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Is energy independence a fantasy?

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(Read caption) In this July 2012 file photo, Gulf Power lineman Tommy Williams, of Pensacola, Fla., installs a bolt on a power line pole as his crew repairs downed power lines after a severe storm in Middleburg, Va. A report from Credit Suisse says that massive infrastructure spending is a key to energy independence.

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The U.S. has become the world's second-biggest oil producer – having passed Russia, and trailing only Saudi Arabia

But can America's vast shale oil and gas reserves – combined with fracking and drilling technlogies – drive the U.S. to complete energy independence?
According to a report from Credit Suisse, the answer is NO. 

But it does suggest that North America in its entirety could one day become energy self-sufficient.

Credit Suisse (CS) bases their findings on these 4 factors:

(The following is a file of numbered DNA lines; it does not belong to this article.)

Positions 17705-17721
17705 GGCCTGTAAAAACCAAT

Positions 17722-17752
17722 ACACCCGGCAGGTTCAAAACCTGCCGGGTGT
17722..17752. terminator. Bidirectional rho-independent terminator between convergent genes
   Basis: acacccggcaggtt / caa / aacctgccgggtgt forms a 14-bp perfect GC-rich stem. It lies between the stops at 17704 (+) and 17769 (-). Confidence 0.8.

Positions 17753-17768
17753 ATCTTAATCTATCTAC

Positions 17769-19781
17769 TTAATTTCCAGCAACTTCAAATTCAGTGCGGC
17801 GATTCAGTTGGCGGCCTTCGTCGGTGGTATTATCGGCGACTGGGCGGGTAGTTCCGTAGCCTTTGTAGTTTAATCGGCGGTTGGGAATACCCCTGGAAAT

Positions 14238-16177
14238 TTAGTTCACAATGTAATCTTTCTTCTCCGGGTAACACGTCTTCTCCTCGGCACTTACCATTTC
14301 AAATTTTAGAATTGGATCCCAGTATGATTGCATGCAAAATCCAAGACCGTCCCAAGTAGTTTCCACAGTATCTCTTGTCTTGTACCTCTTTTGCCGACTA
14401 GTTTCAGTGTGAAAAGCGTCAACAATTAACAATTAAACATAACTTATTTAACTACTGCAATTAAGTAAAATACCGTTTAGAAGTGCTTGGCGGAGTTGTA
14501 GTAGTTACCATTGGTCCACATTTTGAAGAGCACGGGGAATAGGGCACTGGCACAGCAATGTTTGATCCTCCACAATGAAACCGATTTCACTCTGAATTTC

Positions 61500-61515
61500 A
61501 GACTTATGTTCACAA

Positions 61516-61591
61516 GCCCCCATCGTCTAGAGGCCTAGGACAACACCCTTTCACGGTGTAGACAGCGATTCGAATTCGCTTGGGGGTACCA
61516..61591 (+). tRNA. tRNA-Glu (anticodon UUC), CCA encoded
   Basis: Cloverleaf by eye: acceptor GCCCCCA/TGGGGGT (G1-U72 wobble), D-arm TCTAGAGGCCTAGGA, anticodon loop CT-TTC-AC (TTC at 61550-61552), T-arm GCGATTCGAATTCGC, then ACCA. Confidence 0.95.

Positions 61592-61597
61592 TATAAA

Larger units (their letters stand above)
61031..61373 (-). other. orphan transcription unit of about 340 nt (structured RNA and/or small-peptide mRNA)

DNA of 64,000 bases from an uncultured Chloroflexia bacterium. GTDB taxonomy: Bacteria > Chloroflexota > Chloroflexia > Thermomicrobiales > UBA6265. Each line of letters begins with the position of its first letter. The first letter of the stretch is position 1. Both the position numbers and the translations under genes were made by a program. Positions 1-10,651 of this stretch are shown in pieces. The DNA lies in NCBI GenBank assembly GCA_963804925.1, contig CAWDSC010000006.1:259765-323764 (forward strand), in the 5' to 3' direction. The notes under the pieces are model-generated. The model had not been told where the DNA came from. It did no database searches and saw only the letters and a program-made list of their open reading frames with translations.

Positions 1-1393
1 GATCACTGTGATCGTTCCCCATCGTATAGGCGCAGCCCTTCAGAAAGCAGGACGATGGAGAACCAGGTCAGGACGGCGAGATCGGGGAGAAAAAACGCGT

1. Flow rates from oil wells about 25% higher than now, based on future technology advances
2. More wells that are on average 39% closer together than they are now (what is referred to as  "downspacing" in the oil industry)
3. $95/barrel Brent pricing
4. Increased use of natural gas in the economy?

CS also determined the following constraints to becoming energy self-sufficient:?

1. Fast declining production in shale wells
2. Oil below $75/barrel
3. Enough money to build pipelines and refineries??

CS says US oil production will peak out at 10 million barrels of oil per day (bopd) by around 2022—a double from 2008’s 5 million. 2011 oil production in the US was 5.7 million bopd. 

EIA stats show petroleum consumption has fallen steadily for seven years, and in 2011 was 18.8 million bopd—the same as 1997 and 2 million bopd below the peak in 2005.?

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